Millennial migration and housing habits are fueling new real estate trends.
In cities all over the country, we’ve seen an apartment complex construction boom, as thousands of units have sprung up out of nowhere. The numbers show that as developers race to slap up multi-unit buildings, we’re barely building single-family homes in the picket fence suburbs.
Will this trend continue or will millennials eventually pack up and head out to the ‘burbs?
After graduating from college, it’s likely that you’ll end up being a boomerang kid–moving in with your family as your fate hangs in the balance. Eventually, you settle into some sort of independent living situation, probably with several roommates in a rental apartment. If this is your story, it is shared by millions of your peers, and it’s changing the physical fabric of this nation.
We’re a generation of urban hipsters, who rent small apartments in trendy, walk-able city centers. Needless to say, many of us have no intention of abandoning our urbane existence for home-ownership in our parent’s automobile-oriented suburbs.
There are several factors influencing our generation’s embrace of urban life. Some of it has to do with the real world limitations of the suburban towns most of us grew up in. Our career prospects in big cities are insanely exciting, which keeps millions of us tethered to the city centers of the twenty largest metro areas in the country.
Leave urban paradise? As if!
The lifestyle that city living affords is also very seductive to millennials. Socializing, dating, and most extracurricular enrichment is much more enthralling in the areas that we call home. For many of us, living in a tract housing development thirty miles from downtown sounds nightmarish and silly.
For those of us who might actually enjoy single-family suburban living, homeownership is something that has become out of reach financially. The posh city centers where generation urban hipster lives have become bonkers expensive. That means many millennials are stuck in a vicious cycle where high rents make it impossible to save for a down payment on their first home, thus continuing to rent their homes is the only option. The structure of our new post-recession economy has created a class of permanent renters, hence the boom in apartment construction.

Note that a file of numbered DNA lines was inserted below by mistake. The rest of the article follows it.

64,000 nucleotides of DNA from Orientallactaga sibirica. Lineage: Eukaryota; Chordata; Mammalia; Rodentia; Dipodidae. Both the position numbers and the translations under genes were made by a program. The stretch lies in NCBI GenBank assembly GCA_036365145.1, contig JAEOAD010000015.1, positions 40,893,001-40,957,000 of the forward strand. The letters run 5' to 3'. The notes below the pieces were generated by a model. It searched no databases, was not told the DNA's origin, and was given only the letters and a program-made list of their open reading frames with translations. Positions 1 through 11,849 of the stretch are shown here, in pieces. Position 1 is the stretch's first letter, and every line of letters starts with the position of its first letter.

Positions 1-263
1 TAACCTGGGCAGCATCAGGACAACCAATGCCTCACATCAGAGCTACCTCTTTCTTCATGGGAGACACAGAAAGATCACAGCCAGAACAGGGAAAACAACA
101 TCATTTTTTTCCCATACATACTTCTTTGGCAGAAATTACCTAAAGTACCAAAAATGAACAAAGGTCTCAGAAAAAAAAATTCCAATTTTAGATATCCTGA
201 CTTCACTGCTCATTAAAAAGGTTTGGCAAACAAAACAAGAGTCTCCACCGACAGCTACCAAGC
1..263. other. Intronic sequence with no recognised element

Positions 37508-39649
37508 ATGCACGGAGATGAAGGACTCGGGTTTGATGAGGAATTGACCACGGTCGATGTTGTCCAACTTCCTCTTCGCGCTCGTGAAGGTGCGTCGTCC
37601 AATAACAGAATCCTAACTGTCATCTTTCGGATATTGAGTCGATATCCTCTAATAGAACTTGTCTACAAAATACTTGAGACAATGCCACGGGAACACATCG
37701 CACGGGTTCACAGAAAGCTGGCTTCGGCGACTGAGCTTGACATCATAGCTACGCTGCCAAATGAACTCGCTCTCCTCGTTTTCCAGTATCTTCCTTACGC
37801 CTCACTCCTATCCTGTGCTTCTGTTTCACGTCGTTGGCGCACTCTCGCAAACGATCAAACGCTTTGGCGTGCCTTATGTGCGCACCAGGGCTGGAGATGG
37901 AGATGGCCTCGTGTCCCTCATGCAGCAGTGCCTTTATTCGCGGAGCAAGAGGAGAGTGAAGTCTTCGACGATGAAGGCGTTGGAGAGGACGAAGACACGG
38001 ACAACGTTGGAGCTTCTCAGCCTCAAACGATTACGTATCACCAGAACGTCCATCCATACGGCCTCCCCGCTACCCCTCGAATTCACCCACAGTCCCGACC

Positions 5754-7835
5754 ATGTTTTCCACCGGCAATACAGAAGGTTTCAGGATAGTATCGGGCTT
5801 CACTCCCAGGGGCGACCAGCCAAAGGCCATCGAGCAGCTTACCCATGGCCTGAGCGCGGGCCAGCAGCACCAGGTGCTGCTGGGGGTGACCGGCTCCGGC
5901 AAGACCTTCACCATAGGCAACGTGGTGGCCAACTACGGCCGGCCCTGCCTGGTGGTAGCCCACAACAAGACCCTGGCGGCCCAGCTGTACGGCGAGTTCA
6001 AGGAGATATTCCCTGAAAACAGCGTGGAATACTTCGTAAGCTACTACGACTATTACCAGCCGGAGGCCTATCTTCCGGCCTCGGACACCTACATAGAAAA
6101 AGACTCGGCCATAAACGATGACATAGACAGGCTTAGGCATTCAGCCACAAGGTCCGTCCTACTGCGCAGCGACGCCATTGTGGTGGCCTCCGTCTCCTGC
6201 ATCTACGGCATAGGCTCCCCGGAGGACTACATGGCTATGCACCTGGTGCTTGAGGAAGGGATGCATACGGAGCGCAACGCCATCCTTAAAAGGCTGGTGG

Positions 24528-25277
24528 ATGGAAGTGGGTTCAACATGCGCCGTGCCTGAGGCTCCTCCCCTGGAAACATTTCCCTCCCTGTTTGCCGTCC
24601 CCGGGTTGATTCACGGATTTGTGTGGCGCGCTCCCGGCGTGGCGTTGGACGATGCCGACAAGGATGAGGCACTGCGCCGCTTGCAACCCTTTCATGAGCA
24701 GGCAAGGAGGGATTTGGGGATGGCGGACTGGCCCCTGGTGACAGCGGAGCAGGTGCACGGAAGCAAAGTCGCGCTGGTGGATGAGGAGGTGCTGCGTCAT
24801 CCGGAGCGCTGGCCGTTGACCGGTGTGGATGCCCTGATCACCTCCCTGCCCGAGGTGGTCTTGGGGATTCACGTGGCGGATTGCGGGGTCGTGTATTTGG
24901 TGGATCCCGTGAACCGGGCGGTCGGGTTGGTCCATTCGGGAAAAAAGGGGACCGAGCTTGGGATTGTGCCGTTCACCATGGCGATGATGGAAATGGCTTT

Shockingly, generation urban hipster is okay with being landless peasantry as they scrape by on the new urban frontier. Federally backed mortgage giant Freddie Mac released a study earlier this year that says 70% of renters (of all age groups) feel renting is a more affordable option for them. Homeownership is no longer the end-all for millions of Americans of all ages, as cultural norms continue to shift in favor of renting and urban living.
The silver lining: Rents are starting to level off
Since the Great Recession ended in 2009, rental prices have been increasing at eye-popping rates. Fortunately, the gold rush for landlords is coming to an end–rent increases are starting to slow down significantly. There are fears that years of overbuilding has created glut of rental units in many cities, especially in the luxury apartments category.
Affordable units were never built in meaningful numbers during this last boom, meaning that prices may have to come down, or at least flatten out. In the meantime, single home prices have gone up a lot as well, but remain somewhat affordable in the suburbs and exurbs (the really far out suburbs) in many markets, especially the Sunbelt.
Will generation hipster ever move to the suburbs? Probably
Whether generation urban hipster will ever become all-American suburban homeowners still remains to be seen. If rental price increases do slow down, and wages finally increase, homeownership may come within striking distance for millions of millennials.
It is possible that millennials aren’t all that different from past generations, and they are just taking longer to come of age because of the tough labor market. As the job market gets better, millions of millennials will probably take the plunge and leave urban hipster paradise for the postcard perfect suburbs.
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